Reason #4: The Contax T2 Is Made By Yashica/Kyocera

This is the part that might bother some “crazy passionate” people but if you’re paying up to $1000 for this camera, you’re buying a Yashica not a Leica.

I’m no brand loyalist or camera elitist I’d probably take a Yashica over a Leica any day because I could get them cheaper but just like cars, just like watches, there’s such a thing as prestige and brand reputation in the camera world too. Sometimes it’s perceived and sometimes it’s real.

The Yashica Family Tree. From left is the Yashica 230-AF (1987), the CONTAX T2 (1990), and the Yashica 300 Autofocus (1993). Yashica could make awesome AND not so awesome cameras πŸ™‚

A CONTAX might be a better cut of Yashica, but it’s still made by Yashica. Please refer to the video for a better explanation of this.

Reason #3: It’s A Near Thirty Year Old Electronic Camera

All electronics are prone to failure as they age. The Contax T2 is no exception. The problem here is that the T2 is MUCH more expensive than your typical point and shoot film camera, even great ones like the Olympus Stylus Epic, the Konica Hexar, or the Ricoh GR-1. They’re all going up, but not so much as the T2 has.

There is only one place I know of that will officially repair them. It’s in Nippon Photo Clinic in New York City. Their contact information is:

Nippon Photo Clinic,Β 37 W 39th St #401, New York, NY 10018 (212) 982-3177

I spoke to them a few months back and they confirmed at that time that they work on Contax T series cameras.

Now here’s the thing. If it’s something simple, a competent repair shop can fix it, but if it’s something specific, ie, circuits, etc, you may be out of luck and have an expensive paper weight.

REASON #2: Not A Good Value At Current Prices

As the prices continue to go up, the T2 is really not a good value for money. But you didn’t need me to tell you that! You know it! You just want it! πŸ˜€

There are many options on how to get more camera for the same $700-1200 that you might pay for a T2.

Again, I am myself a CONTAX fan and I say you could possibly swing a CONTAX G2, maybe with a lens for the same money. I also give a few other options, please refer to the video for that.

REASON #1: It’s Too Damned Expensive These Days For What It Is!

And what is it? It’s a nearly 30 year old point and shoot film camera that relies on electronics. It has moving parts and could potentially fail on you at any time. It’s quite a gamble really!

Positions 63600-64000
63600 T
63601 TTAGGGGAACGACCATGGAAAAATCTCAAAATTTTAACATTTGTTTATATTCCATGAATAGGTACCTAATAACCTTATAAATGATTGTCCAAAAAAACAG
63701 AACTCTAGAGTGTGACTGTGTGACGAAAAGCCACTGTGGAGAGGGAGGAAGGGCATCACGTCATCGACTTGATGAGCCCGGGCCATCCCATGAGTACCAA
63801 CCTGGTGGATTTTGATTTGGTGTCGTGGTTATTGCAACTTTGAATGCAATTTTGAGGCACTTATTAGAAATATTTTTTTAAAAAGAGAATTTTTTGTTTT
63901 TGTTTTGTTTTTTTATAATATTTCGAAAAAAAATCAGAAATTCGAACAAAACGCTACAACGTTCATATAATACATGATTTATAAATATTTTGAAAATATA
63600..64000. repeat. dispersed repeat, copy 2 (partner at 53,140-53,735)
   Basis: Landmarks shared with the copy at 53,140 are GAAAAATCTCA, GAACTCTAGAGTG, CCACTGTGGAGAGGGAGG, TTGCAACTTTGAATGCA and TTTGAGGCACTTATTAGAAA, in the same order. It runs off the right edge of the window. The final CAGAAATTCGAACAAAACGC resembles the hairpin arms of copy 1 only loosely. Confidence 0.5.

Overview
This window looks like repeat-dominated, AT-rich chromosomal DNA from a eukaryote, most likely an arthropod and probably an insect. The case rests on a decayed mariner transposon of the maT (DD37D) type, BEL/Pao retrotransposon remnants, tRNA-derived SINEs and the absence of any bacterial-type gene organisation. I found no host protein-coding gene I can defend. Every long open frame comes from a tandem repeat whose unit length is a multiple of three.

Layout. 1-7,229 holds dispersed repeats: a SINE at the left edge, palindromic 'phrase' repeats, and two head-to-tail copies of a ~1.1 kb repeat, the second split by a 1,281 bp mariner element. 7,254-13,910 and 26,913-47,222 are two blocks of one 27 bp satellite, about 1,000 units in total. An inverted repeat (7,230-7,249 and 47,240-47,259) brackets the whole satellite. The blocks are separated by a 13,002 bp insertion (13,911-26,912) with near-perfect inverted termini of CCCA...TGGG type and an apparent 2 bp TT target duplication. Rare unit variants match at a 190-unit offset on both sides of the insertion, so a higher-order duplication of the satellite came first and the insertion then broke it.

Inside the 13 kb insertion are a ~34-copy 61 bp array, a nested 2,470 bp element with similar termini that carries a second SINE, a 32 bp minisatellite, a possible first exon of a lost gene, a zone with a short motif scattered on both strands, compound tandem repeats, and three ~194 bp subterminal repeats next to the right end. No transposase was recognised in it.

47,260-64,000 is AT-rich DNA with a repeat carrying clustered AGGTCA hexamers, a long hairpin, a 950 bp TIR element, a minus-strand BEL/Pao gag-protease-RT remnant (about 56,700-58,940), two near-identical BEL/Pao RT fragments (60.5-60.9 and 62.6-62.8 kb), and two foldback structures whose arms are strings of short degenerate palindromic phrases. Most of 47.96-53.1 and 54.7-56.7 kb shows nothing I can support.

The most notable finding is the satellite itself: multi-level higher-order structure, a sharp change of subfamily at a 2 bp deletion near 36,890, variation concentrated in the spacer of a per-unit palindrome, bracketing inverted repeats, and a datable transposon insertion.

The Sony RX1III: A Modern Day T2?
>

PERSONAL ACCOUNT OF YASHICA/CONTAX ELECTRONIC ISSUES

Just for folks who may think my warnings/hesitation about Contax/Yashica electronics are baseless I have included this as a reference.

It may have been a quality control thing but some folks claim to never have had a problem with their Yashica and/or Contax cameras. And others report they are unreliable. I’ve experienced more than my fair share of Contax glitches and here are a few:

Contax AX: Two cameras. Focus problems. Shutter siezed right at the end of my CONTAX AX YouTube video review!

Contax T: Loose screws from prolonged use. Bad meter.

Contax T2: Lens won’t retract. Camera won’t fire. Loud motor. Focus issues. Batteries were new. Removing batteries remedy most problems but they happened again.

Contax T3: Camera freezing up when least expected. Lens wont retract. Batteries were new. Removing battery remedies the problems but they return unpredictably.

Contax TVS Original: Died in the middle of first roll! Fatal! Returned for refund.

Contax N Digital: Sensor died on camera I reviewed. Fatal! Friend reports it’s not repairable and now an expensive paperweight!

It’s not that the T2 is unreliable. It has been one of their more durable and reliable models, I give them credit for that. But I’ve had two T2’s at different times in my life and experienced glitches with both of them.

You have to understand an electronic glitch doesn’t always mean an electronic failure. But it could lead to that!

I find that I can use CONTAX cameras comfortably, within reason. Mindful that something could go awry when I least expect it, thus I’m gentler on them than I would be to say, my Canon or Nikons.

Thankfully nothing fatal has happened to my only T2 now but I always get the feeling something’s about to give. Knock on wood hope not! πŸ˜€

BOTTOM LINE

I hope this article (and video) help some of you who are on the fence about the T2. Maybe it has the side effect of making you want it more! Wouldn’t be surprised, such is human nature πŸ™‚

As I said at the end of my video…Hey it’s just my opinion so take it with a grain of salt and do as you wish! And I can’t blame you for wanting to shoot the T2, I really can’t! Whatever you do, I’d love to hear from you. Merry Christmas and Happy Holidays!